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Windows xp for dummies - Rahbone A.

Rahbone A. Windows xp for dummies - Hungry minds , 2001. - 430 p.
ISBN: 0-7645-0893-8
Download (direct link): microsoftwind2001.pdf
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By far, the bulk of the Windows XP freebie programs are dumped under the generic menu label Accessories. Here are programs that make Windows XP easier to see and hear; they let your computer talk to other computers and the Internet, and they entertain you during slow days. Finally, they let you fiddle with Windows’ innards during even slower days.
This section tackles the programs found on the Accessories menu, accessed through the Start button’s All Programs button.
Accessibility Wizard creates a customized, easy-to-read version of Windows. It lets you choose your ideal size for fonts, menus, icons, and window borders, making them easier to click. The wizard enables sounds to accompany certain on-screen actions if you’re having difficulty seeing the screen.
Magnifier enlarges the mouse pointer’s current location, making small buttons and boxes easier to spot.
Narrator reads your on-screen menus, albeit not very audibly.
The On-Screen Keyboard draws a keyboard right onto the desktop. Point and click at the letters with the mouse, and you’ll never have to type. (Works well for people with broken keyboards.)
Chapter 10: Your Desktop, Start Button, and Taskbar (And Programs)
Utility Manager helps people with low vision quickly set up computers by using several of the Accessibility options at once.
Much of this stuff applies to the tech-heads, so don’t spend too much time here.
HyperTerminal is a throwback to the old days of telecomputing. Ignore this relic that lets two computers talk over the phone lines.
Network Connections provides techie information about how fast your networked computers send information back and forth. It also lets you connect to networks or other computers across the phone lines or by using a single cable. (It replaces the older Direct Cable Connection option.)
Network Setup Wizard shows how to link two or more computers to share information or even a single modem or printer. It’s covered in Chapter 9.
New Connection Wizard walks you through connecting your computer with your Internet service provider (ISP) so you can Web surf like the best of them. It’s covered in Chapter 12.
Remote Desktop Connection works like a mini-network, but it lets you run programs on another computer.
Windows XP provides the controls for a complete entertainment center, including your computer’s CD player, DVD player, and TV card. Pick up a modem and a bag of microwave popcorn, and a modern young couple’s plans are set for the evening. Here’s the rundown on the Windows XP stereo cabinet of entertainment goodies.
Sound Recorder merely records up to 60 seconds of sound. Yawn. Most of the time, it’s meant to record short messages for embedding into documents or attaching to e-mail. Chances are, you’ll never use it.
Volume Control brings up a mixing panel that controls all your sound sources. A CD Player shows up here, as well as general sound (WAV), music (MIDI), or peripherals, such as TV cards or video capture cards (Line-in). Unless you’re recording sounds, don’t bother with it. Instead, control the volume by clicking the little speaker in the corner of your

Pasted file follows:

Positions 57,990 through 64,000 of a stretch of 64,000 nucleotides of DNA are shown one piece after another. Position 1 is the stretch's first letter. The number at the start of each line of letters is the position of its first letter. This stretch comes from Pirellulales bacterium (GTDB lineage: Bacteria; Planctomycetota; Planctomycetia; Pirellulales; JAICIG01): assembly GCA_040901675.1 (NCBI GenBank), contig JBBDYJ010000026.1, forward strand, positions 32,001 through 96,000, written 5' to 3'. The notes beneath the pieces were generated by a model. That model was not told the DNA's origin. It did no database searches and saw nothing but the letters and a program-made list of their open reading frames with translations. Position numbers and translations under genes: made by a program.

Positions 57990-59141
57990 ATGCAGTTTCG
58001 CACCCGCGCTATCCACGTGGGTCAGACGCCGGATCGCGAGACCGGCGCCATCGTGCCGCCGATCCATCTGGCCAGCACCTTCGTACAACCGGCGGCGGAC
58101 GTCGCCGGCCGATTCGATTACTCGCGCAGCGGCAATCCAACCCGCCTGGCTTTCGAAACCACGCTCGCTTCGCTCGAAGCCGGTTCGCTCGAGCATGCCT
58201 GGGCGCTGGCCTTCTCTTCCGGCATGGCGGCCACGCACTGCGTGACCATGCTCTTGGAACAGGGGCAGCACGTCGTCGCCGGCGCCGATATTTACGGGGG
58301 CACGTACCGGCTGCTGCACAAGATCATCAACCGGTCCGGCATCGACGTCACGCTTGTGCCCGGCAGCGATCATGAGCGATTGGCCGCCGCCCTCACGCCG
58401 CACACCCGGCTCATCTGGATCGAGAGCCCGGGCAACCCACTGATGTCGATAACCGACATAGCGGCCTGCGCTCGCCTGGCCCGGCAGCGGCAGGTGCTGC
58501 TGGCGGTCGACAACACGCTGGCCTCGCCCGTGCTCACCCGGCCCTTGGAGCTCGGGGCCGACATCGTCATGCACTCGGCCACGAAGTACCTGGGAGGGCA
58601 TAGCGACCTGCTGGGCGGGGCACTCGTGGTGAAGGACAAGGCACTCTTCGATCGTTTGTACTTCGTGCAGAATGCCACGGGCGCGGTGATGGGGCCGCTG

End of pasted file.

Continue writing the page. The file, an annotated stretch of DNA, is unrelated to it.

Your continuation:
Chapter 10: Your Desktop, Start Button, and Taskbar (And Programs)
taskbar. (No little speaker? Then put it there with the Control Panel, as described in Chapter 14.) When the volume control pops up, just slide it up or down to change your volume.
Windows Media Player is hip, it’s happening, and it’s huge. It can fill your entire screen with ’60s-era pulsating lights while playing your favorite tunes from your CDs or MP3 files. Unfortunately, Media Player can’t make MP3 files from your CDs, instead opting for Microsoft’s competing WMA format. It grabs sound and video from the Internet, plays your CDs, and categorizes your sound and video, from CDs to movie trailers to radio station presets to favorite playlists. It’s all covered in Chapter 13.
Nothing new here if you’ve been using Windows Me. Here you find FreeCell, Hearts, Minesweeper, two solitaire games, and some classics like backgammon and checkers for playing over the Internet. Be sure to check out Pinball, though, if you can tear yourself away from the venerable FreeCell.
System Tools
Windows XP comes with several technical programs designed to make the nerd feel at home. Here’s a description of what they do so you know which ones to avoid.
Activate Windows does just what is described earlier in this section. You must activate your version of Windows within 30 days, or it stops working. And after it’s activated, that copy won’t work on any other computer.
Character Map lets you add weird foreign characters, such as a, £, or even B, into your document. Clicking here brings up a list of foreign characters and symbols, all in your current font. Double-click the character you’re after and then click the spot in your document where you’d like that character to appear. Choose Paste from the document’s Edit menu, and the new character appears.
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